Were Jeans Really Illegal in the Soviet Union? The Surprising History of Denim Smuggling and the Iron Curtain

The unique history of the Soviet Union has been told before, but many people don’t realize the ways the Cold War impacted the fashion world — and how the fashion world impacted the Cold War.

Usually when we look at images of life behind the Iron Curtain, we see a fashion sense that emphasizes uniformity. Today, however, we’re going to take a look at the secret blue jean smuggling history of the USSR.

By the 1960s and 70s, blue jeans were taking the world by storm. Worn by every young person in the West, Soviet teens and young adults wanted to wear them too. There was one issue: jeans were not made by Soviet manufacturers and the Party actively discouraged people from having an interest in Western dress. 

Given the lack of trade between the USSR and other non-communist states, people in the Eastern bloc were at a loss for how to get jeans and wear the fashions they wanted to. But then things started to change. This is the history of how young people all over the Soviet Union smuggled blue jeans into their country. 

Strike at the Vladimir Lenin Shipyard in August 1980
Soviet workers at present day Poland’s Vladimir Lenin Shipyard, 1980. Photo by Zygmunt Błażek, licensed under CC BY 3.0

Were Jeans Banned in Russia?

One symbolic focal point of the Cold War: blue jeans. While the smuggling of American-made jeans took on a legacy of its own, the Party’s problem wasn’t initially with jeans; the Soviet government had an ideological issue with American fashion.

 Beginning in 1917 with the Bolshevik revolution, fashion was considered bourgeois and decadent. While the USSR underwent a few different regimes that interpreted communism differently, one constant was that Western clothing, and the Western obsession with clothing was seen as deviant and needed to be eradicated.

But although the government tried to isolate the USSR from the West, no one could deny the power of fashion.

At this point, I should make it clear that jeans were never explicitly outlawed. Nobody who wore jeans would be thrown in jail, and in fact, a lot of people in the Soviet bloc eventually wore denim. But a mixture of government rhetoric and trade regulations kept the influx of American jeans at bay for at least a little while.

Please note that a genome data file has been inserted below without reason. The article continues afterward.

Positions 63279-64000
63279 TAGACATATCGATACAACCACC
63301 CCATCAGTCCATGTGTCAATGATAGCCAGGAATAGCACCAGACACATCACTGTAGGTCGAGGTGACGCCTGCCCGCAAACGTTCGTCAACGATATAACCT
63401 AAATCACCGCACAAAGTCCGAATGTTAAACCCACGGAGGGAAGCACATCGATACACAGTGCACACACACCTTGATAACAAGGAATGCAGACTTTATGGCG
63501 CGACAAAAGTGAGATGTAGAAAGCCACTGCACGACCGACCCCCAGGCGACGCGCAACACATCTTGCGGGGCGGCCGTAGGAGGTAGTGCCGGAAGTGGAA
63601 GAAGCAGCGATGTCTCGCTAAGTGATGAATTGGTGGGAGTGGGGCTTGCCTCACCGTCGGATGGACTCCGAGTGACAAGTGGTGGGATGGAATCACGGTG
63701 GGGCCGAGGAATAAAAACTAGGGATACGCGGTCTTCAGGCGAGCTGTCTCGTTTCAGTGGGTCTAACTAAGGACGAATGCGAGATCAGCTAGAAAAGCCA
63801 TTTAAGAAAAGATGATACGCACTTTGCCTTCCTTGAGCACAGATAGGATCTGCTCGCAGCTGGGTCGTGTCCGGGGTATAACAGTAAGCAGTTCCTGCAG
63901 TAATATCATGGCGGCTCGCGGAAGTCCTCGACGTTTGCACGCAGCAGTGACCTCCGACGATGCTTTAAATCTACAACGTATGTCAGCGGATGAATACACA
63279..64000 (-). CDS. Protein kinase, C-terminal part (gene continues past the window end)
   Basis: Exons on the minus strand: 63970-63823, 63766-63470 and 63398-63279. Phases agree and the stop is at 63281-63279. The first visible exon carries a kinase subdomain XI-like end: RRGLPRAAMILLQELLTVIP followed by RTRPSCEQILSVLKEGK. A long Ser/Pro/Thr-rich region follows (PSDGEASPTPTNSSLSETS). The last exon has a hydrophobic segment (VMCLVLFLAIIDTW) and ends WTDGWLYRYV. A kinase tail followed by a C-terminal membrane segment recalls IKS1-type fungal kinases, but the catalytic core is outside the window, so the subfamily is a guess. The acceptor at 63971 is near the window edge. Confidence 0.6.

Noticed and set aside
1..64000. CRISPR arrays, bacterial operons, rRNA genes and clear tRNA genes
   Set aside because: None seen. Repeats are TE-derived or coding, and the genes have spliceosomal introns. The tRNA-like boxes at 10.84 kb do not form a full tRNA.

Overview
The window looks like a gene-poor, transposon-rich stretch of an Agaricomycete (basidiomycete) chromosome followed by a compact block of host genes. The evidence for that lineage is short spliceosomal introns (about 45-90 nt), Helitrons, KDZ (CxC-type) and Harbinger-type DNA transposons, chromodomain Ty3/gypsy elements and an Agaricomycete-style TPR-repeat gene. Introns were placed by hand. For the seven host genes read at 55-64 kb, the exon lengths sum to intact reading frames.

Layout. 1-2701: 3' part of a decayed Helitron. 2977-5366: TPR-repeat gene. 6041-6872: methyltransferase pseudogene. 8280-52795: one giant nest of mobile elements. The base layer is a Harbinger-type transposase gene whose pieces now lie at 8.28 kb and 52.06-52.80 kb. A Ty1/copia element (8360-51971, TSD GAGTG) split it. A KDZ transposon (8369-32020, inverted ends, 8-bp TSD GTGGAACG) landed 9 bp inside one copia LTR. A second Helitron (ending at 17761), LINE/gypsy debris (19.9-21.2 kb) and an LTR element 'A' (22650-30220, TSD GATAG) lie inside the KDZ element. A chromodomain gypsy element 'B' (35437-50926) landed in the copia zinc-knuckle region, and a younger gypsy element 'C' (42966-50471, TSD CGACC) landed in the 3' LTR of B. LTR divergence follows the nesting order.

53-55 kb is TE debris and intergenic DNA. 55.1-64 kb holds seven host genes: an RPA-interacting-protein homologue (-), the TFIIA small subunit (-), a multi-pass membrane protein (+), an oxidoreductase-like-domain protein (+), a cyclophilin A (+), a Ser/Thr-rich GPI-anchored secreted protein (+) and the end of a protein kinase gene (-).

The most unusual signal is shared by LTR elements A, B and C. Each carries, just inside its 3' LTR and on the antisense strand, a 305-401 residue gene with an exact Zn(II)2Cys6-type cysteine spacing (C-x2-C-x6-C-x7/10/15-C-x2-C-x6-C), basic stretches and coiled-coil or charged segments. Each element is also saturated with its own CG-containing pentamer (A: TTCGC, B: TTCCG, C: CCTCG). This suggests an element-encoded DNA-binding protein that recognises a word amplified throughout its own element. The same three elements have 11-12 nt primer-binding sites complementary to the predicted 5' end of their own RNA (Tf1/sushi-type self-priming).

[Learn more: How Denim Jackets Became So Popular]

soviet men's fashion
Typical (read: uncontroversial) Soviet fashion, early 1980s. Photo by Ceri C, licensed under CC BY 2.0

The block on trade from outside the Iron Curtain

The Soviet Union tried to isolate itself from capitalist influence, and there was no trade between the USSR and Western nations. People who got caught illegally selling jeans, for example, could go to jail because “trafficking in goods” was outlawed. Bartering and exchanging jeans for other goods, however, was permitted.

So it wasn’t necessarily illegal to wear jeans, but it was certainly quite hard to get your hands on quality American denim. Additionally, given the rations on cotton at the time, there wasn’t a good alternative to a classic pair of Levi 501’s. The government was fine with that; they wanted to cultivate a society without the decadence of fashion, and it wouldn’t be until the later years of the USSR that they caught on to the power of the culture war. 

bruce springsteen born in the usa
By Lawren, licensed under CC BY 2.0

Jeans as a symbol of freedom, rebellion, and the West

These distinctly American pants faced controversy even within America for its image of subversion, so it’s no wonder that it also caused problems in other countries. Although today jeans are so commonplace that even some office environments will allow them, jeans rose in popularity through their association with American pop culture rebels

Jeans were initially part of the uniform of working class men, but things quickly shifted in the 20th century. In less than 100 years, blue jeans started being worn on everyone from Marilyn Monroe to Bruce Springsteen, and eventually even Jimmy Carter. 

Starting in the 1950s, jeans became so commonplace in America that they ended up serving as a symbol of America, and its capitalism-infused ideas of the free-market and freedom. When jeans started to become more prominent in American culture, young Russians idealized both the fashion and the lifestyle behind it. While you could make the argument that blue jeans descend from the working-class, the Russian Party elite saw them more as an American influence. Of course, that clashed immediately with the unified and distinct culture that the Soviet government was trying to hone.